According to the old Dutch saying: “God made the Earth but the Dutch made Holland.” And now a Netherlands-based group proposes to do it again, but this time on Mars.
“Mars One … seems to me to be the only way to fulfill dreams of mankind’s expansion into space,” according to 1999 Nobel physics winner Gerard ‘t Hooft.
Last week Mars One made public its intention to establish the first human settlement on Mars by 2023! And to simplify the mission, lower program costs, and demonstrate their total commitment to the settlement of Mars, the Mars One astronauts do not intend to come back.
Bas Lansdorp, founder of Mars One, asks:
Who would be able to look away from an adventure such as this one? Who wouldn’t be compelled to watch, talk about, get involved in the biggest undertaking mankind has ever made?
This ebullient tone is echoed by Mars One team member physicist Arno Wielders who speaks of
…the need to make mankind a multi-planet species and because it is the most exciting project ever to be undertaken by humans.
This is the language of “ebullience” — a highly positive view of the future — always associated with the approach of Maslow Windows over the last 200 years.
Although not seen since the 1960s Apollo Moon program, this type of excitement has been the fundamental driver of great explorations back to Lewis and Clark, as well as the largest macro-engineering projects, such as the Panama Canal.
The recent kick-offs of two of the most exciting commercial projects of all time — asteroid mining by Planetary Resources and now the colonization of Mars by Mars One — support the forecast of 21stCenturyWaves.com that we are approaching another transformative, 1960s-style Maslow Window … by mid-decade.
For a brief survey of early ebullience as it erupts around the world today, Click: Did the New Space Age Begin This Week with Space Resources?
Mars One intends to finance its multi-billion dollar program by creating “the greatest media event ever,” — in essence leveraging the natural ebullience of this coming Maslow Window.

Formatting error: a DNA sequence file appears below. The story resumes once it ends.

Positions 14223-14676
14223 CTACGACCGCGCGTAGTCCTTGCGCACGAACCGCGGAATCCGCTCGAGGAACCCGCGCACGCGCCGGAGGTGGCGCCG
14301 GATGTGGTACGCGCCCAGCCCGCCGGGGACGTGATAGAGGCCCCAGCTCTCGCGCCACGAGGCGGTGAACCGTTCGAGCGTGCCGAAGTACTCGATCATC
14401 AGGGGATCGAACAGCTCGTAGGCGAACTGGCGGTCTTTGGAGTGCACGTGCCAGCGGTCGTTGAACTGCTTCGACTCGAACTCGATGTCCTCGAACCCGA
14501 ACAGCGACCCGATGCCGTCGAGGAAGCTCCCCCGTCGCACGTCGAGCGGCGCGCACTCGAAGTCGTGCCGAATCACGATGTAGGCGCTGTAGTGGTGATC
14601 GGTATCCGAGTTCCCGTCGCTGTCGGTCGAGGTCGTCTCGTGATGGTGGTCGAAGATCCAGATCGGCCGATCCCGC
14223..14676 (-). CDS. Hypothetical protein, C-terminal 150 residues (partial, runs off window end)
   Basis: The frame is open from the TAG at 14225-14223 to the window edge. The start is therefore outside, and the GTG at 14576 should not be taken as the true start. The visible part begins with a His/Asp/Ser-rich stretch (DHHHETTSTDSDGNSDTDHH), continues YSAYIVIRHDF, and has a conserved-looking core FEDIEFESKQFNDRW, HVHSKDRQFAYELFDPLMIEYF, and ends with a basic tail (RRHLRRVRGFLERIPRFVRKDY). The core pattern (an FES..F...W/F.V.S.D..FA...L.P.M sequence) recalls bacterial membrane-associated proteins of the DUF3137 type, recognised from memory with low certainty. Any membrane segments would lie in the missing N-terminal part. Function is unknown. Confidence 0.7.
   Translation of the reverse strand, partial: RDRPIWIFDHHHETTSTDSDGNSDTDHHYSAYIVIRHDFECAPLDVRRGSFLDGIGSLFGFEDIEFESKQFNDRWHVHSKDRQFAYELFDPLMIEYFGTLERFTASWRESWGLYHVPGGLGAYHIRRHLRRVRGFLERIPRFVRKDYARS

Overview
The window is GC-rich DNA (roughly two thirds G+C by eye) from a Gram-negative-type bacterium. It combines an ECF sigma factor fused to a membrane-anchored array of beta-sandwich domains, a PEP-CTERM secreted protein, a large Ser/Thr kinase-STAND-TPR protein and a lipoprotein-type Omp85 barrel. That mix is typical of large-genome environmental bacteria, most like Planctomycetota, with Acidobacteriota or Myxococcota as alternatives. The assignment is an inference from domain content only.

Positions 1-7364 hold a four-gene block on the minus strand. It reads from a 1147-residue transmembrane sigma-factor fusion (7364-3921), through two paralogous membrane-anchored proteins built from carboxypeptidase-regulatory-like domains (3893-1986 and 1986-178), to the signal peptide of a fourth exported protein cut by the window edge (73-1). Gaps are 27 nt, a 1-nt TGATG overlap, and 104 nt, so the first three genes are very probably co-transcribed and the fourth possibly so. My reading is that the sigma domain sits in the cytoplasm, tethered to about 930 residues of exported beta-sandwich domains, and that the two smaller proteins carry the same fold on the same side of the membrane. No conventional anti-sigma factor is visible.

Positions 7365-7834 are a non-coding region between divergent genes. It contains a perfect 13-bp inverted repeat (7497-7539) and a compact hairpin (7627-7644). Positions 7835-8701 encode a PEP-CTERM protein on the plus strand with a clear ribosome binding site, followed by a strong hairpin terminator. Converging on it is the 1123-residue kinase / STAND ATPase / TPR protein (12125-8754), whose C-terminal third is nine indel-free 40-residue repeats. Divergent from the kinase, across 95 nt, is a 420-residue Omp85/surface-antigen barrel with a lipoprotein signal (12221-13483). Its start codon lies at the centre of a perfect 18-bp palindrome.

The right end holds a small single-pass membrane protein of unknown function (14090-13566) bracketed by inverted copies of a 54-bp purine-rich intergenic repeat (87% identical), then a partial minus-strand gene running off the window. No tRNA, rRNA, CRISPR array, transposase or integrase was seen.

The entire world will be able to watch and help with decisions as the teams of settlers are selected, follow their extensive training and preparation for the mission and of course observe their settling on Mars once arrived. The emigrated astronauts will share their experiences with us as they build their new home, conduct experiments and explore Mars. The mission itself will provide us with invaluable scientific and social knowledge that will be accessible to everyone, not just an elite select few.
One of the most extraordinary aspects of Mars One is its schedule: the first 4 astronauts will be delivered to their new home on Mars by April, 2023. After that, every two years 4 more astronauts will join the group to form a sustainable extraterrestrial community.
To establish Club Mars by 2023 requires significant R&D and design work by their “Suppliers” which include Paragon and SpaceX (which just completed its historic mission to ISS).
According to their plan, the first actual mission will deliver supplies and a communications satellite to Mars in 2016, followed in 2018 by a large rover which will explore locations for the initial settlement. By 2020 the elements of the initial base will arrive and be ready for their first residents in 2023.
Compared to President Obama’s suggestion of manned Mars missions in the 2030s, the Mars One plan sounds accelerated, however President John F. Kennedy announced the Apollo program goal in 1961 and only 8 years later the first Moon landing occurred.
That was 40+ years ago and in addition to the six manned Moon landings, we have benefited from the Shuttle program, the International Space Station, and numerous robotic spacecraft studying Mars.
Importantly, the Mars One near-term schedule is compatible with persistent 200-year patterns in Maslow Window timing; i.e., assuming the next Maslow Window opens near 2015, it is unlikely to be viable beyond 2025.
For example, the Apollo Maslow Window opened in 1959 with Project Mercury (in response to the surprise launch of Sputnik) and slammed shut in 1970 when the last 3 Apollo Moon landing missions were canceled due to budget issues and the Vietnam War. How much more of Apollo would have been lost if Vietnam had intensified a few years earlier instead of when it did in 1968 (the Tet offensive)?
Because the “critical states” associated with Maslow Windows are short-lived and close abruptly, I suggested recently in Ad Astra that one solution is to establish self-sufficiency in deep space.
To avoid another 40 years trapped in Earth orbit, it’s important to establish human bases on the Moon and/or near Mars that can operate without frequent re-supply from Earth. This should be a high priority during the new international Space Age because of the window’s likely short lifetime.
If fund development for Mars One proceeds as planned, their schedule is Maslow-friendly. However, if it slips appreciably their program could be threatened.
One of the lessons of the last 200+ years of great explorations (e.g., the Apollo experience) is that counter-ebullient attitudes begin to appear midway into a Maslow Window. So after 2020, fund development, even for a continuing program like Mars One, is likely to become more difficult than before.